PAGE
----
April 10, 2012
Marika Sherwod:

I sent this to Bookmarks, (the publiher):

Thanks for sending me this. I really looked forward to it but by patge 5 my heart sank. No, it was not 30 million Africans who were transported to the Americas . Current research indicates a max. of 20 million, with possibly c. 10 million dying in the process of enslavement and awaiting transportation. Not the same thing at all.
My heart sank even further on p6 – so much is incorrect about Equiano’s life-history as presented here. As the author does not mention them, presumably he has not looked at the many fairly recent books on Equiano – which should all have been listed. (The bibliogrpahy is totally inadequate and there are many inaccuracies in Ramdin’s books, which seem to be the author’s main source.) On p.8: ‘public uproar’ re the Zong: – it was publicised by Sharp et al, and used by them to further the abolitionist cause, , but was there a public uproar?. (After all, most could not read!).

Some other incorrect/inadequate data:
p.14 As far as I had been able to discover, the Cato Street Conspiracy to assassinate was engendered by an infiltrator. (see my entry in New DNB)
p.17 The early history of Cuffay is ‘a mess – author should have read Bruce Aubry’s, William Cuffay (The Pocock Press, 2008) And please, the Chartists only campaigned for votes for men!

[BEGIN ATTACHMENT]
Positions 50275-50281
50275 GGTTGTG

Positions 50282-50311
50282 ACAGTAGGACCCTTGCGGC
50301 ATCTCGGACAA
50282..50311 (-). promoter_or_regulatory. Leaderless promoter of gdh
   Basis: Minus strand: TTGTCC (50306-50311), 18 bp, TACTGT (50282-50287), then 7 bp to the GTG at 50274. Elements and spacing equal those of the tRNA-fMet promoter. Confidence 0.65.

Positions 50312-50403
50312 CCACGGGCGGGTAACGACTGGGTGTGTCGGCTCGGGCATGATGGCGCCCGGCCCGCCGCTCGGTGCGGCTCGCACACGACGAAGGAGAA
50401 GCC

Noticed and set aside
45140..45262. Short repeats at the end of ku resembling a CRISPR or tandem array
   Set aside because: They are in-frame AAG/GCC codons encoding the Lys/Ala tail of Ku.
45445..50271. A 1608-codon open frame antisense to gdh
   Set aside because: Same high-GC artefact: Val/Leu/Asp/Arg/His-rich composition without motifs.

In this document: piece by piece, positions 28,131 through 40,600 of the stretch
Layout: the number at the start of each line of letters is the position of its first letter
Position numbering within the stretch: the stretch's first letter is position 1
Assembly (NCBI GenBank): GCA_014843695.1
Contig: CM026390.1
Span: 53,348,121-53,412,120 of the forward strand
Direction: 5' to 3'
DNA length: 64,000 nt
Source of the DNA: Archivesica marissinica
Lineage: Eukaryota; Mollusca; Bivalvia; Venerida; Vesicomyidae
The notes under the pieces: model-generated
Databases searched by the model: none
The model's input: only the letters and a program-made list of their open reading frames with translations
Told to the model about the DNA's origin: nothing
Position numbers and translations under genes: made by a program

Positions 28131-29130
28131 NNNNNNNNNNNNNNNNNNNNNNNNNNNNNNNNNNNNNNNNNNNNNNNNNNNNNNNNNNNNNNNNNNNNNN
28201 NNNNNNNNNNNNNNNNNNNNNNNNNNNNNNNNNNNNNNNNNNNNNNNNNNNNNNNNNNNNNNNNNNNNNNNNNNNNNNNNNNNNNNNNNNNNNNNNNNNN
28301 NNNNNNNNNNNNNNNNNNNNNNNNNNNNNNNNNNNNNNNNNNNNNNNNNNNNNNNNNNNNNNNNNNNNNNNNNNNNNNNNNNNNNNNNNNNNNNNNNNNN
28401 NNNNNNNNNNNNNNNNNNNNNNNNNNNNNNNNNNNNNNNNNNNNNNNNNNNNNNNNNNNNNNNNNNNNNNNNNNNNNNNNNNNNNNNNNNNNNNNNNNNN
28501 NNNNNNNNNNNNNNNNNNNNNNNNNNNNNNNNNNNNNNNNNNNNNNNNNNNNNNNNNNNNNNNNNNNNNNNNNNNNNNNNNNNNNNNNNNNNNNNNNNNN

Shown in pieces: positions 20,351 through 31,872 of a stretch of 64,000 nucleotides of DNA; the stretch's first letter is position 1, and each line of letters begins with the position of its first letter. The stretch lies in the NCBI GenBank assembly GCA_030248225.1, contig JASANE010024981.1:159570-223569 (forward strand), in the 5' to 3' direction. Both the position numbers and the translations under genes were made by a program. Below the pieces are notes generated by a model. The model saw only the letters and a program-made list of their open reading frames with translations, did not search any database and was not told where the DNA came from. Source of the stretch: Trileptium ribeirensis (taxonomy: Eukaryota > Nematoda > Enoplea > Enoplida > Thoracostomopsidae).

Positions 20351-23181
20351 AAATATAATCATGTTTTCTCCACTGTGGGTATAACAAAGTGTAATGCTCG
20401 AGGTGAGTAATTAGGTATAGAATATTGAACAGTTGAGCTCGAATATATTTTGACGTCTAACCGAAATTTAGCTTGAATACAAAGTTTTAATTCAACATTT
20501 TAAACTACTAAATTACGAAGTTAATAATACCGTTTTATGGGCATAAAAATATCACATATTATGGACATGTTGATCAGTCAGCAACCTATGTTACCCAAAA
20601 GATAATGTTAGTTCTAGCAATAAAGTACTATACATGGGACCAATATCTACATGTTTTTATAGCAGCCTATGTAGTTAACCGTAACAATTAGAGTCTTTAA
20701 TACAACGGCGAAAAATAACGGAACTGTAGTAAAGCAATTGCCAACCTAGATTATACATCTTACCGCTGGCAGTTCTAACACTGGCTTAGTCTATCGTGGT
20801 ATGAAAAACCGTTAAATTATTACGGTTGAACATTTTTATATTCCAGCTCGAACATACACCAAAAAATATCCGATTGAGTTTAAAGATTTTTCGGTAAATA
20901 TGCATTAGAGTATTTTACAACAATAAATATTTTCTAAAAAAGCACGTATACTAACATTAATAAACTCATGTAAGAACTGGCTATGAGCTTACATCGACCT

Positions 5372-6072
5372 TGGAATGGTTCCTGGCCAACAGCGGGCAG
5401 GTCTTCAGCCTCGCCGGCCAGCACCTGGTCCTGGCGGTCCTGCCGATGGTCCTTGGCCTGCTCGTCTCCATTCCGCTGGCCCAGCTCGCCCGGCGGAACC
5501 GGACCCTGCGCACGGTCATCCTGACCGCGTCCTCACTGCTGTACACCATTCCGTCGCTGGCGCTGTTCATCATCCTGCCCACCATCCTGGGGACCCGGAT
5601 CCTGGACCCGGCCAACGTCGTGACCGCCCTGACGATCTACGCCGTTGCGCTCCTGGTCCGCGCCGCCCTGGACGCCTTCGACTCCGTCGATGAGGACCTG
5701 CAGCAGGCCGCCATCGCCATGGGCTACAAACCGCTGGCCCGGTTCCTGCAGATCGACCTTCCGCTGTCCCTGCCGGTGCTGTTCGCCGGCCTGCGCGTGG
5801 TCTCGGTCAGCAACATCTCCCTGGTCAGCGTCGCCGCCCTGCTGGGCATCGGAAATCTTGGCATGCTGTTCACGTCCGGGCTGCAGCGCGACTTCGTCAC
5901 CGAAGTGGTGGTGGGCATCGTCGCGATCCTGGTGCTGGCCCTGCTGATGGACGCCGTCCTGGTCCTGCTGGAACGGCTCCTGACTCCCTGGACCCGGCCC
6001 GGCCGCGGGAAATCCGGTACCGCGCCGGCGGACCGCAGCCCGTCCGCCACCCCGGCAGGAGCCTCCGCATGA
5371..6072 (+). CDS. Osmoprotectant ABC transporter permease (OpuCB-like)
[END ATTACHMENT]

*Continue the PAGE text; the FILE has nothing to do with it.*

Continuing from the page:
p.27 If the author had read my book on Claudia Jones (which he does cite) and not just Wikipedia, he would have known that Claudia served her prison sentence in Alderson, West Virginia. (He should know that Ellis Island was only a short-term prison – not where you served your sentence.) This began in 1951, not 1948. (She had been arrested previously a number of times, as had most communists – this was the McCarthy era.)

It is a pity that Sehri Saklatvala’s Fifth Commandment: Biography of Shapurji Saklatvala is not cited.

April 10, 2012
sister kenyasue:

Greetings

Its very important to cross reference your research findings with other historians, prior to publishing and work.We are in agreement with the comments from SISTER Marika.
Language is also very important to define an enslaved kidnapped people as mere slaves, further impounds the justification of this racist construct, we need to use appropriate, truthful language and research finding from Afrikan historians globally.

April 10, 2012
Tunde:

Aren’t the arguments about academic rigour missing the point? It is intended as a polemical consiousness-raising pamphlet aimed at young people. Critiquing it as an academic tome misunderstands its purpose.

April 11, 2012
Chris Searle:

There are obvious differences in intention, form and content, between a short, intensely readable historical pamphlet and a work of historical research. The first is polemics and the second is scholarship. Mahamdallie has written an outstanding example of the former with his ‘Black British Rebels’ and one of its achievements will be that many readers of his work will progress to the latter which includes the books of Marika Sherwood. Where would progressive politics and the space accorded to the radical scholar be without the pamphleteer’s essential groundwork?